Okay, so my last post had some really out-there theory. This post is going to be a bit closer to reality. Virtual reality, that is.
This and this and this are all from the same site, which is a kind of 'theory lite' site. However, they do highlight an issue I've looked into, and come up with a theory on.
I don't know if the people reading this are familiar with my 'Spiderspace' approach, so I'll cover it quickly, here.
The biggest problem with allowing players to affect the game world is that, of course, they'll affect it in such away to acheive power over other players in the game world. Suddenly, the players can't really affect the game world at all - they are regularly subdued, fleeced, or restrained by those in power.
The problem is population density. If people CAN reach you to interact with you, they WILL reach you to interact with you. And if there are people interacting with you, many of them will be intent on killing you or stealing from you.
To limit this problem, most PWGs limit player interaction such that it's essentially entirely cooperative. While not a BAD idea, that's sort of like putting a band-aid over a bullet wound.
My theoretical approach - I haven't tried this, since I haven't made a game with more than 30 simultaneous players EVER - is simply to give players as much space of their own as they want. This sounds daft - it sounds very hard on the servers, for example - but I'm (A) not talking about computationally expensive space and (B) they can have as much space as they want, except that they can only 'hold' so much space at a time. Players are encouraged to let other players into their space - or at least export goods - by the market dynamics of the game.
I call this approach 'Spiderspace', because when imagined, it looks a little like a spreading web, a lattice of partially and obliquely connected star systems which players wander through. It would quickly form central 'hubs' surrounded by almost invisible ropey 'trails' of stars which are largely disconnected from the hubs by players who want to keep those systems 'safe' from other players.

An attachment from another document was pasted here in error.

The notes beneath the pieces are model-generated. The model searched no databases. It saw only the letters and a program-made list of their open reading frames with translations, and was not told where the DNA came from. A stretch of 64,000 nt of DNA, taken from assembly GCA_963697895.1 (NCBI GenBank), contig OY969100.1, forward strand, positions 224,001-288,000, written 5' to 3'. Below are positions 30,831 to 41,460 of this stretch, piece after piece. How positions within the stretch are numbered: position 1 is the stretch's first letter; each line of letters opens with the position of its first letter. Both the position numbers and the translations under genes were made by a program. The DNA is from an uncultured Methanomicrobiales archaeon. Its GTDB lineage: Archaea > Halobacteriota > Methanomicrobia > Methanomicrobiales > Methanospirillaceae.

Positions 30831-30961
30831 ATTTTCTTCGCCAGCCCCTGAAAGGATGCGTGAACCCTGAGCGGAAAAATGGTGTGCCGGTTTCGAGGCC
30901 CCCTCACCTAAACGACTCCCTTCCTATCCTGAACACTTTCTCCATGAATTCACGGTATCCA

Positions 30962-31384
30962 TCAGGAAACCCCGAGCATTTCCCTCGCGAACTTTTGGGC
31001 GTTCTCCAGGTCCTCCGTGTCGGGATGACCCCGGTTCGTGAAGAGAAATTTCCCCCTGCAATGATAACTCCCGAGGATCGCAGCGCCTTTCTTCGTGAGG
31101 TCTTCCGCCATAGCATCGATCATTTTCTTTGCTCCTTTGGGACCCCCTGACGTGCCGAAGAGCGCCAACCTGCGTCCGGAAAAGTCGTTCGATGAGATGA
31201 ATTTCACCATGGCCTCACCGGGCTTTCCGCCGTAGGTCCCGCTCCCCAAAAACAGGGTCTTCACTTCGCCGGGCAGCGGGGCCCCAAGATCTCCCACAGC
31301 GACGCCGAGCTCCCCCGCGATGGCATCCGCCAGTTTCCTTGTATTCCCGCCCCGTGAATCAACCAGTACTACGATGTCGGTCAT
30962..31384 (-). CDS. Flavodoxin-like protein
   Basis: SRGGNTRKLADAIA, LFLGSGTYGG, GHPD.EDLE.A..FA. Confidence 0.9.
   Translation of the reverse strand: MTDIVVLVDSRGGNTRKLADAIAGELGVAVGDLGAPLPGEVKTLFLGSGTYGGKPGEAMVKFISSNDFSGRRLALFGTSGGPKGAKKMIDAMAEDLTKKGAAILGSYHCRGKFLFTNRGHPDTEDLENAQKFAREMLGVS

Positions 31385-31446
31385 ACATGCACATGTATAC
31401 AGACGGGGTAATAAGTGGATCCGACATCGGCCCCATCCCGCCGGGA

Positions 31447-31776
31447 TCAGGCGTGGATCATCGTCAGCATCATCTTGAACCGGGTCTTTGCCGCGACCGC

The methods involved mean that, depending on what I set the metaphysics to, I can make it so that the average player would never encounter more than maybe five or six other players in any given day, unless he actively goes hunting for them. Instead of the vast array of parties running all over, you would have a feeling of real space, and real ownership.
Teamwork then becomes the key, and the power of teamwork with this approach is that it allows you to control more space. If each player has five characters (or five 'control points', or whatever), then the player can only hold, say, four star systems and one fleet. So, obviously, if you want to expand, you'll need to team up with other players to control other fleets. This has some 'ghost account' problems, but nothing game-crippling, I think - especially if you're charging money per account.
I have a bunch of other factors involved, but at its core, the strength of the idea lies in allowing any given player to work on his own empire without being constantly knocked down by those in the lead - while SIMULTANEOUSLY allowing him to interact with the 'public' players for trading and teamwork purposes.
I think it has a lot of promise.